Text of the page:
Use of electronic medical records (EMRs) continues to spread throughout medical practices in the United States, especially in the field of ophthalmology.
According to the American Society of Ophthalmic Administrators (ASOA) 2015 EHR Customer Satisfaction Report, 75 percent of ophthalmologists are currently using an EMR in their practice. EMR’s growth in ophthalmology can largely be attributed to Meaningful Use since the majority of ophthalmology patients are elderly and likely using Medicare.
Unfortunately, with the increase in EMR use has come a slight rise in dissatisfaction in EMRs as well. In the last two years, dissatisfaction rose four percent in the survey (18-22 percent).
EMR dissatisfaction is caused by a variety of factors, depending on the user’s particular experience. However, there were four popular reasons in the survey that have led to greater dissatisfaction from ophthalmologists and administrators.
1. Decline in productivity (65%)
In theory, EMRs are designed to streamline processes for physicians, but depending on how the EMR fits with the practice, it doesn’t always work out like it’s intended to. Most often, this occurs when specialty practices are stuck with a generic, big box EMR that isn’t constructed to fit with the unique needs of the specialty. Incompatibility between the EMR and the specialty can quickly slow operations down and negatively affect production levels.
2. Poor customer service (52%)
Nothing can ruin a practice’s EMR experience quicker than inadequate customer service, no matter how good the product may be. Selecting a vendor with a specialized support team is the best way to combat this issue. They possess the knowledge necessary to fully understand the complexities of the ophthalmology field, making the practice’s life much easier when software issues or questions arise.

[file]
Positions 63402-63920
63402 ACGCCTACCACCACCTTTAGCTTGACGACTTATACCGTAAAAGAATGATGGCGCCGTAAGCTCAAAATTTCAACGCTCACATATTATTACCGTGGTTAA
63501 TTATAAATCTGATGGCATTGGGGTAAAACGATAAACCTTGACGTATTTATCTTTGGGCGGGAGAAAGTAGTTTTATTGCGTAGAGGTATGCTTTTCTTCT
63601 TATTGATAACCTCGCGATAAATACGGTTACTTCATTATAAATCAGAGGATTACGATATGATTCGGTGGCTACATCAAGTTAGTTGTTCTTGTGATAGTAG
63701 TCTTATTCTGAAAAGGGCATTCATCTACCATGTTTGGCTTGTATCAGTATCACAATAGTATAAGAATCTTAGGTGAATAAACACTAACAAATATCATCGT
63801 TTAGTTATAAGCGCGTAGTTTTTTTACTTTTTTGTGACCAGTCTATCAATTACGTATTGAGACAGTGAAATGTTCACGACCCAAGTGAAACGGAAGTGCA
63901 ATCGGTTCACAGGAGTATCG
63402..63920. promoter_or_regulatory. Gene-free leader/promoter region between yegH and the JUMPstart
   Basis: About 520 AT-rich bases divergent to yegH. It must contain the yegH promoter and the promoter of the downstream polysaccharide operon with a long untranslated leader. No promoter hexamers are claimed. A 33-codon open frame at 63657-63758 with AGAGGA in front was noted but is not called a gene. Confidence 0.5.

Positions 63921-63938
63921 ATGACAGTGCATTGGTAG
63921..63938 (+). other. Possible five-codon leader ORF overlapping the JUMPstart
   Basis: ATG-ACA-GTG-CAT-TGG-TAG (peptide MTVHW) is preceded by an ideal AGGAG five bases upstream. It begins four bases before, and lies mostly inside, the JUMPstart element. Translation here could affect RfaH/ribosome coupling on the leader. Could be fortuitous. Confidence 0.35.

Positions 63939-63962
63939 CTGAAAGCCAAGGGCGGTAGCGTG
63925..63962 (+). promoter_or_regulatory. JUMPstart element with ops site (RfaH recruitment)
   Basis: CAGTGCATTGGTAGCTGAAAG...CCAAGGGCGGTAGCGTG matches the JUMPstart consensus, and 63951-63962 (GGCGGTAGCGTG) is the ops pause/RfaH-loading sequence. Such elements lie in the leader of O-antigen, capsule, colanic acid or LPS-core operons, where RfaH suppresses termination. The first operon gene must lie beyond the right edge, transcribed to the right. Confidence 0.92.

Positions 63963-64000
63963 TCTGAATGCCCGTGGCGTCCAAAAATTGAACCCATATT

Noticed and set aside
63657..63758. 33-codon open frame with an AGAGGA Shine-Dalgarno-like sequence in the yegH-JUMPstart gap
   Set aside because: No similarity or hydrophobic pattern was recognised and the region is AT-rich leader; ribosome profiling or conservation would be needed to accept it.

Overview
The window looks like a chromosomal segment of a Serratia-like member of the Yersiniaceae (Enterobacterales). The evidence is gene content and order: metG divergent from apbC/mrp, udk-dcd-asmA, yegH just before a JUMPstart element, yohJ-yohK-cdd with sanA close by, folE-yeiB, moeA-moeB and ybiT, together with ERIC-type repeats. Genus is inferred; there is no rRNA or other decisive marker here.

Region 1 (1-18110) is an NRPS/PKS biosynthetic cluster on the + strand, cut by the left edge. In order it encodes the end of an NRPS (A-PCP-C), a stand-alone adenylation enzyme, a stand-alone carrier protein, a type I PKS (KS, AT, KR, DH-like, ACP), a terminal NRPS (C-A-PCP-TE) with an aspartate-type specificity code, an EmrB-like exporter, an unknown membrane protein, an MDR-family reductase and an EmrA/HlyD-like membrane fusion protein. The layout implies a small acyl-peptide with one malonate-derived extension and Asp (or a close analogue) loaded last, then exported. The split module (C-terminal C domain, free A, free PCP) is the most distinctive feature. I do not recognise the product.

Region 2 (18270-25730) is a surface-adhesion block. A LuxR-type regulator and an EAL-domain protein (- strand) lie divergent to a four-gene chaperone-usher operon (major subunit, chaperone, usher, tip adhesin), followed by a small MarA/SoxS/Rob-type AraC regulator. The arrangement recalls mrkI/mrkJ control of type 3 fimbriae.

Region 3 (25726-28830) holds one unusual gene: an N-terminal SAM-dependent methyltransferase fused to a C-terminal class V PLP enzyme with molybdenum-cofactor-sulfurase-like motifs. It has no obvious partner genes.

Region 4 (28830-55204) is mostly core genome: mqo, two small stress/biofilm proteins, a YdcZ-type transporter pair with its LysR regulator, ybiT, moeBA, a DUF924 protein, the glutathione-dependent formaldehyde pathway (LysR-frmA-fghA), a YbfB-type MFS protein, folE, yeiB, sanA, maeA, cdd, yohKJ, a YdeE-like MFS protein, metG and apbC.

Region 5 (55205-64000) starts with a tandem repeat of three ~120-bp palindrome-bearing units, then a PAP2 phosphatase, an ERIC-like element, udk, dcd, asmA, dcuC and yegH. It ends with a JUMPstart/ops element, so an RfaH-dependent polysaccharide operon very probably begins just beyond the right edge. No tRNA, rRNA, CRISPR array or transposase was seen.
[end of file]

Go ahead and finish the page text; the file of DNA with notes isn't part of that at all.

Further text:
3. Interrupts patient exam experience (50%)
Patient care and satisfaction is at is best when the patient feel their ophthalmologist is engaged and focused on their needs during the exam. If EMRs are hindering, not enhancing the patient exam experience, patient satisfaction will suffer. Ultimately, patient care should be the top priority for ophthalmologists, so if there are issues with the EMR, it may be a good indicator a change needs to be made.
4. More time typing or transcribing notes (47%)
Multiple data silos lead to large amounts of wasted time entering repetitive data or notes. Unfortunately, this frustration can extend outside the exam room and into the front or back-end workflows. Tediously typing notes at multiple points during the patient experience wastes valuable time and encourages greater inefficiencies, which will limit an ophthalmologist’s revenues and production.
Not all EMRs are created equal. If your ophthalmology practices is experiencing any one of these issues, be sure to evaluate whether your current EMR solution is best software to accommodate your practice’s needs.